Monkeys learn to drive wheelchairs with their thoughts

Goal is to enable severely paralyzed patients to one day become mobile
March 3, 2016

(A) The mobile robotic wheelchair, which seats a monkey, was moved from one of the three starting locations (dashed circles) to a grape dispenser as the wireless recording system recorded the spiking activities from the monkey’s brain along with the passive wheelchair movement, creating programmed movements. (B) Brain regions from which velocity or steering for the two monkeys was recorded. (credit: S. Rajangam et al./Scientific Reports)

Duke Health neuroscientists have developed a brain-machine interface (BMI) that allows monkeys to steer a robotic wheelchair with their thoughts.

The BMI uses signals from hundreds of neurons recorded simultaneously in two regions of the monkeys’ brains that are involved in movement and sensation. As the animals think about moving toward their goal — in this case, a bowl containing fresh grapes — computers translate their brain activity into real-time operation of the wheelchair.

The interface, described in the March 3 issue of the open-access online journal Scientific Reports, demonstrates the future potential for people with disabilities who have lost most muscle control and mobility due to quadriplegia or ALS, said senior author Miguel Nicolelis, M.D., Ph.D., co-director for the Duke Center for Neuroengineering.

Nature Publishing Group | Incredible moment MONKEY drives wheelchair using brain power

“In some severely disabled people, even blinking is not possible,” Nicolelis said. “For them, using a wheelchair or device controlled by noninvasive measures like an EEG (a device that monitors brain waves through electrodes on the scalp) may not be sufficient. We show clearly that if you have intracranial implants, you get better control of a wheelchair than with noninvasive devices.”

Recording brain activity

Scientists began the experiments in 2012, implanting hundreds of hair-thin microfilaments in the premotor and somatosensory regions of the brains of two rhesus macaques. They trained the animals by passively navigating the chair toward the bowl containing grapes. During this training phase, the scientists recorded the primates’ large-scale electrical brain activity. The researchers then programmed a computer system to translate these recorder brain signals into digital motor commands that later controlled the movements of the wheelchair.

A computer in the lab of Miguel Nicolelis, M.D., Ph.D., monitors brain signals from a rhesus macaque (credit: Shawn Rocco/ Duke Health)

This process is similar to using recorded brain patterns of experienced pilots to train novice pilots (see “Now you can learn to fly a plane from expert-pilot brainwave patterns“), except that in this case, the monkey’s own brain activity was recorded. As the monkeys learned to control the wheelchair just by thinking, they became more efficient at navigating toward the grapes and completed the trials faster, Nicolelis said.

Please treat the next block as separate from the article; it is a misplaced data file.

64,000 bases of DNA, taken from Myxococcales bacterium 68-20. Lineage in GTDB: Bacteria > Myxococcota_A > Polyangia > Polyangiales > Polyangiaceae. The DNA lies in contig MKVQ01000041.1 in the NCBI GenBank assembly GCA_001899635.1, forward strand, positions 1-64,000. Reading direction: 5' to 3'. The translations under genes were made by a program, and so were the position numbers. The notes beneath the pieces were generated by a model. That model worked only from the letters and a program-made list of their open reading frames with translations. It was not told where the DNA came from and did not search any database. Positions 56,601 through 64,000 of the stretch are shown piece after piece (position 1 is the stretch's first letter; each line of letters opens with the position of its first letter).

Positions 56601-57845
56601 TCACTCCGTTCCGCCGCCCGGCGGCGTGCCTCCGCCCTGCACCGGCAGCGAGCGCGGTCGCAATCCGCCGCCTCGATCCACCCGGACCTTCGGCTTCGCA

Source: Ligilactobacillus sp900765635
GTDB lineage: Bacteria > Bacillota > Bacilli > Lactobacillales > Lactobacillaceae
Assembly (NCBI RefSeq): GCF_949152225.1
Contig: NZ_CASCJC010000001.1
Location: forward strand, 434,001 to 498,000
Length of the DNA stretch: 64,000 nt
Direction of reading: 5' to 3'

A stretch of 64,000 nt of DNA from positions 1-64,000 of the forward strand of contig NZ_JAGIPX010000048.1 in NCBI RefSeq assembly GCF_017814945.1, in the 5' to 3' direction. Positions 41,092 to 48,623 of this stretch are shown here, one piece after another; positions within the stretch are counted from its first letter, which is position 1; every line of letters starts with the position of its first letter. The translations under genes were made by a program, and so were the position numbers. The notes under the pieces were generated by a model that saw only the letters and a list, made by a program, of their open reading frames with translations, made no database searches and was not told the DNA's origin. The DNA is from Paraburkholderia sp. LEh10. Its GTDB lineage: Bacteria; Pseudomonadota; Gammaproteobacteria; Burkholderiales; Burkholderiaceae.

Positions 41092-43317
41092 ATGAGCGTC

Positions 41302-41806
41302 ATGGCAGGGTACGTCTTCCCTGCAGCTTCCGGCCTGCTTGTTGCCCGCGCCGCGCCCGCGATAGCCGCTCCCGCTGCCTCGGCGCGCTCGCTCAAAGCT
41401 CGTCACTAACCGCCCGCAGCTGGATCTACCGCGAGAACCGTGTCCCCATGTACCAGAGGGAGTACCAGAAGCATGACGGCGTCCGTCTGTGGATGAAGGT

The primates’ brain signals showed signs they were estimating their distance to the bowl of grapes. “This was not a signal that was present in the beginning of the training, but something that emerged as an effect of the monkeys becoming proficient in this task,” Nicolelis said. “This was a surprise. It demonstrates the brain’s enormous flexibility to assimilate a device, in this case a wheelchair, and that device’s spatial relationships to the surrounding world.”

Human version next

The trials measured the activity of nearly 300 neurons in each of the two monkeys. The team now hopes to expand the experiment by recording more neuronal signals to continue to increase the accuracy and fidelity of the primate BMI before seeking trials for an implanted device in humans, he said.

“BMIs can lead to partial neurological recovery or even augment brain function because their chronic and continuous use may trigger widespread cortical plasticity and the emergence of new cortical representations,” the reseachers note in the paper.

The National Institutes of Health funded this study. The Itau Bank of Brazil provided research support to the study as part of the Walk Again Project, an international non-profit consortium aimed at developing new assistive technologies for severely paralyzed patients.

Abstract of iWireless Cortical Brain-Machine Interface for Whole-Body Navigation in Primates

Several groups have developed brain-machine-interfaces (BMIs) that allow primates to use cortical activity to control artificial limbs. Yet, it remains unknown whether cortical ensembles could represent the kinematics of whole-body navigation and be used to operate a BMI that moves a wheelchair continuously in space. Here we show that rhesus monkeys can learn to navigate a robotic wheelchair, using their cortical activity as the main control signal. Two monkeys were chronically implanted with multichannel microelectrode arrays that allowed wireless recordings from ensembles of premotor and sensorimotor cortical neurons. Initially, while monkeys remained seated in the robotic wheelchair, passive navigation was employed to train a linear decoder to extract 2D wheelchair kinematics from cortical activity. Next, monkeys employed the wireless BMI to translate their cortical activity into the robotic wheelchair’s translational and rotational velocities. Over time, monkeys improved their ability to navigate the wheelchair toward the location of a grape reward. The navigation was enacted by populations of cortical neurons tuned to whole-body displacement. During practice with the apparatus, we also noticed the presence of a cortical representation of the distance to reward location. These results demonstrate that intracranial BMIs could restore whole-body mobility to severely paralyzed patients in the future.